The Collected Letters, Volume 28


TC TO H. T. WAKE ; 24 November 1853; DOI: 10.1215/lt-18531124-TC-HTW-01; CL 28: 322-323


Chelsea, 24 Nov., 1853

MY DEAR SIR,—Mrs. C. requests me to answer you for this time. The new plate is exquisitely finished, and very excellent as an arabesque; nevertheless, we decidedly prefer the father of them all, the one first sent, it has so beautiful a monumental character; and nothing of the caricature human face, which in these latter specimens a diseased imagination (by aid of the wiverns, etc.) fashions for itself!— We will stand by the first one, therefore; and on the whole, if you have it at the right size, and know a good engraver, I will request you have it engraved for me without further delay.1 We are going out of town in a week, till about New Year's Day. I hope you may have it ready about that time.

Your Ecton Tithes-Book2 is really a curious document, for which surely I am much obliged. I think it ought ultimately to go to America; and be deposited in some Congress library, University library, or other safe and perennial place, for the great Franklin's sake!3 Did you discover there that Thos. Franklin was the blacksmith of Ecton?4 I find the Parson paying him ‘for his work,’ but never what the work was. Another question is, how have you made out the three Parsons' names, Archdeacon P. and his two sons?5 If you could answer me those two questions within the week, I should be obliged,——and leave you and Mrs. C. to settle the matter against our return from the country.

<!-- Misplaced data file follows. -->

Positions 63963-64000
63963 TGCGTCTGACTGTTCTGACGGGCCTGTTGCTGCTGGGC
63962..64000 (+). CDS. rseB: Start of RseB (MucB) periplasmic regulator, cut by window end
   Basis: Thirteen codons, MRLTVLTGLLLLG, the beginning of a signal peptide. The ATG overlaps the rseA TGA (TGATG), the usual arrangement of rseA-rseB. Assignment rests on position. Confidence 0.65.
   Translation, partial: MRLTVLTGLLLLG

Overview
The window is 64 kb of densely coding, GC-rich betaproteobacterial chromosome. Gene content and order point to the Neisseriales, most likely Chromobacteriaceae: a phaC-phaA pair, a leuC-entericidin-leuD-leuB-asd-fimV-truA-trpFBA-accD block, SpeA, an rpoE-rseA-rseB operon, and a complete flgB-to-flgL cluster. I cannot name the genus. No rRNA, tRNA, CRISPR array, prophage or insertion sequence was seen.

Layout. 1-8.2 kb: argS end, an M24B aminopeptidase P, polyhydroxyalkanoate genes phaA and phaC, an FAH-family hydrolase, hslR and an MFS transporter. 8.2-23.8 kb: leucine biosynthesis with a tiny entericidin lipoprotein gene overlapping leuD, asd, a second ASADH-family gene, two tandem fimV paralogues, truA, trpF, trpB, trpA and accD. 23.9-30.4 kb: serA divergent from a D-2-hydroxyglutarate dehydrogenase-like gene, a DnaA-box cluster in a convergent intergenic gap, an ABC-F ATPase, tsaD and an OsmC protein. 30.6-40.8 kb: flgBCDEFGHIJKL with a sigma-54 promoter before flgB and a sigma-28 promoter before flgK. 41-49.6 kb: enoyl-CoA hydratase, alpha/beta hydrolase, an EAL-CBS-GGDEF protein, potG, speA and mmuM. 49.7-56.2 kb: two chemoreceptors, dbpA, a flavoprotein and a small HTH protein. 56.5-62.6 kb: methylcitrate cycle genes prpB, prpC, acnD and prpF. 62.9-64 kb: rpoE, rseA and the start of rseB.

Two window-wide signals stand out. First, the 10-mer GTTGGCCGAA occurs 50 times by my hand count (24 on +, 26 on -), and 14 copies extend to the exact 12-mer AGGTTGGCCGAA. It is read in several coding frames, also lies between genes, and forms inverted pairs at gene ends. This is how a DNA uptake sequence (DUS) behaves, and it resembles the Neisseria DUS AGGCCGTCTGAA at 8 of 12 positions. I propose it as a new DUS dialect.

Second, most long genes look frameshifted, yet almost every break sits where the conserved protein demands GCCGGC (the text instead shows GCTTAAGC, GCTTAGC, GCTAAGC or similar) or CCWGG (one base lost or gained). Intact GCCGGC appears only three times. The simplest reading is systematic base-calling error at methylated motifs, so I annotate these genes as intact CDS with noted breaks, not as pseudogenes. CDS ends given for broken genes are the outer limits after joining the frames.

Believe me, yours very truly,